Changes to the Employment Contract
Although a contract is usually signed at the start of the relationship, the employment contract is not necessarily frozen in time. Instead, it often evolves after the initial hiring has occurred. New and modified terms of a contract can occur where an employee has been with an employer for a long period of time and where there have been changes such as promotions, organizational restructuring, increases to remuneration, and other factors, which have been mutually agreed to, either expressly or by the parties’ conduct.
It is important to note that changes to an employment contract are not valid unless the employee and employer were provided “fresh consideration”, which means a benefit for both parties. For example, if an employee was given a raise or offered a higher position or increased benefits in exchange for a new contract, then the contract would be valid. However, if the employee was unilaterally given a new contract without any new benefit of any kind, (i.e. raise, bonus, better insurance plan, etc.) then the new contract would be unenforceable.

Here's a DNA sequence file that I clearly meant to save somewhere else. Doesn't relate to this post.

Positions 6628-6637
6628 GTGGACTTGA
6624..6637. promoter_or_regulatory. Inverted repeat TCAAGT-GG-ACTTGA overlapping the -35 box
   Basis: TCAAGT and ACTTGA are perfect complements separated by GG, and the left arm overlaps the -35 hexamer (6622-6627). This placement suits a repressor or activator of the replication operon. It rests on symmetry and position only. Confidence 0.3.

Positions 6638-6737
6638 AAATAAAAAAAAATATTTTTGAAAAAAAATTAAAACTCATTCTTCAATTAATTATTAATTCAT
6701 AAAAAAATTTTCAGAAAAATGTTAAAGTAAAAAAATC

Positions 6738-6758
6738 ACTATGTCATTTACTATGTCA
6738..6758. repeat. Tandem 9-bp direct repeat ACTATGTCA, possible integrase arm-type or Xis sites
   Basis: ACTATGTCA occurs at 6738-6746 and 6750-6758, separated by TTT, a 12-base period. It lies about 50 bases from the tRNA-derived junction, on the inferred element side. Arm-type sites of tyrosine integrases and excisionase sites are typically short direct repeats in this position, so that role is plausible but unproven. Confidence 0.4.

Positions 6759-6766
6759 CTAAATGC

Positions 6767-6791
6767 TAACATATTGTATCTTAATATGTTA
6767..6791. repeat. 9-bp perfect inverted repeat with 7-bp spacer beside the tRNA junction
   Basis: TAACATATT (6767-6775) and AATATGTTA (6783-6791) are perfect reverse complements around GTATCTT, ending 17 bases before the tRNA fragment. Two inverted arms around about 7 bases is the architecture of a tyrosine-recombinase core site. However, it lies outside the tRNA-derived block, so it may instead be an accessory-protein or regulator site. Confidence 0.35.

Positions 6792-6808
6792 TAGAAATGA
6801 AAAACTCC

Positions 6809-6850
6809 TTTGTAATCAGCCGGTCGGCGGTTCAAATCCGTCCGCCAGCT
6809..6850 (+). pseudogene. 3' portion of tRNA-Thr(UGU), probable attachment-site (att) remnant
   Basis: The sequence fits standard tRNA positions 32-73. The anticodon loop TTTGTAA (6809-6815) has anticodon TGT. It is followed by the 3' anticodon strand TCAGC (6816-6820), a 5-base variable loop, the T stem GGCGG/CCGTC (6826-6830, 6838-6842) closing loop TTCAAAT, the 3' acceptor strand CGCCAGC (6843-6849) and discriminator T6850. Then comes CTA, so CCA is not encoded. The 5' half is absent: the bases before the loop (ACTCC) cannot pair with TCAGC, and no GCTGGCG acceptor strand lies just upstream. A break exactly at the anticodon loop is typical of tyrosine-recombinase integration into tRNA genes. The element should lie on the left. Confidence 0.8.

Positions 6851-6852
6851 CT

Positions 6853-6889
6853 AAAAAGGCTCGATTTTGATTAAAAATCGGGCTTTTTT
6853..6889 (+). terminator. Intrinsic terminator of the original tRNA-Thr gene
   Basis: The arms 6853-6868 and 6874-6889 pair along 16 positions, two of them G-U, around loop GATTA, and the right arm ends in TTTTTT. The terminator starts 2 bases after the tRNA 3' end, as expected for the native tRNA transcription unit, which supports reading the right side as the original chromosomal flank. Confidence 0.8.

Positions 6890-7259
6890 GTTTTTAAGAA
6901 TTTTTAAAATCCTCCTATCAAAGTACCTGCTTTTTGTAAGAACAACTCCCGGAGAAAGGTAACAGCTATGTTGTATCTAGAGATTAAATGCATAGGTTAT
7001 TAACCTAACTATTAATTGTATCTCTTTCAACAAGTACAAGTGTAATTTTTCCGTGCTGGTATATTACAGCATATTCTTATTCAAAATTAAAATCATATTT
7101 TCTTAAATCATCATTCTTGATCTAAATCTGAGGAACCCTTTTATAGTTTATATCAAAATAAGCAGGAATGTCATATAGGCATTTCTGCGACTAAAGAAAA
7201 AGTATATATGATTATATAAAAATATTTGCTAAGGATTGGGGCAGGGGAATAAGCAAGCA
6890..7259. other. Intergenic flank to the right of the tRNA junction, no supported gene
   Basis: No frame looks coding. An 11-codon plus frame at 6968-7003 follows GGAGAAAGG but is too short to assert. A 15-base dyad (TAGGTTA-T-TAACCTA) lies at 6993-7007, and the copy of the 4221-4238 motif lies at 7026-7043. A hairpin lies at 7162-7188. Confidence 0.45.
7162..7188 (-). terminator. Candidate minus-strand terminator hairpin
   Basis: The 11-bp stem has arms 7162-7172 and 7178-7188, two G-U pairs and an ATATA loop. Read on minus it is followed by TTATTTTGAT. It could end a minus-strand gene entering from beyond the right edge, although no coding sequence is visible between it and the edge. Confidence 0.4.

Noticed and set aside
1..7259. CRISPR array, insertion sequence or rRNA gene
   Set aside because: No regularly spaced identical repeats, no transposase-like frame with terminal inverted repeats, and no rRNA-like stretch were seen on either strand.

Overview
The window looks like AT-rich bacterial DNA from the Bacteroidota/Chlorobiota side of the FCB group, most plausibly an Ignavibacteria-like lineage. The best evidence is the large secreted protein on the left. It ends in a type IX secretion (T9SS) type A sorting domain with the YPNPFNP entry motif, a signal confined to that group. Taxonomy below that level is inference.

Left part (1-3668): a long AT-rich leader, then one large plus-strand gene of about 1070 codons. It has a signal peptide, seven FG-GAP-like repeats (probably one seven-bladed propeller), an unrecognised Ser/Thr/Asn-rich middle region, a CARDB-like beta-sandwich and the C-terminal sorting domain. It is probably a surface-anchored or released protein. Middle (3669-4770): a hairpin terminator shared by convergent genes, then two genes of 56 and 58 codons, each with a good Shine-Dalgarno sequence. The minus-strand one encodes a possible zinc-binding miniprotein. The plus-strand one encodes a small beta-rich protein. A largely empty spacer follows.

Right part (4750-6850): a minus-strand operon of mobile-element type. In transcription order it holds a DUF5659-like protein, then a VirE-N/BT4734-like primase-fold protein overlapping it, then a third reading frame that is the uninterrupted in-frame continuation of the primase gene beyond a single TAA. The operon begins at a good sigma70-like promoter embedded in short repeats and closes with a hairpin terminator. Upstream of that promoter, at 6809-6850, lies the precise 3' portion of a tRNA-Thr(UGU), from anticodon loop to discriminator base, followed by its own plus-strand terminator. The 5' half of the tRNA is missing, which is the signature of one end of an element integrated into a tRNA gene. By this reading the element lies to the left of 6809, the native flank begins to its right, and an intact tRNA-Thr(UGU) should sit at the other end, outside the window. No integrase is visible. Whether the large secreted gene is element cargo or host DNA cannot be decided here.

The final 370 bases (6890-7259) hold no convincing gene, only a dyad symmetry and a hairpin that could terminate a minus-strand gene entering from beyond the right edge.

Fresh consideration is just one of many issues raised by new employment contracts. Other issues (and things to consider doing if not already included in the employment contract) include the insertion of a termination clause, a restrictive covenant, or changes to vacation days to offset overtime expenses.
Contact Mackenzie Law today if you would like to learn more. We offer a free consultation.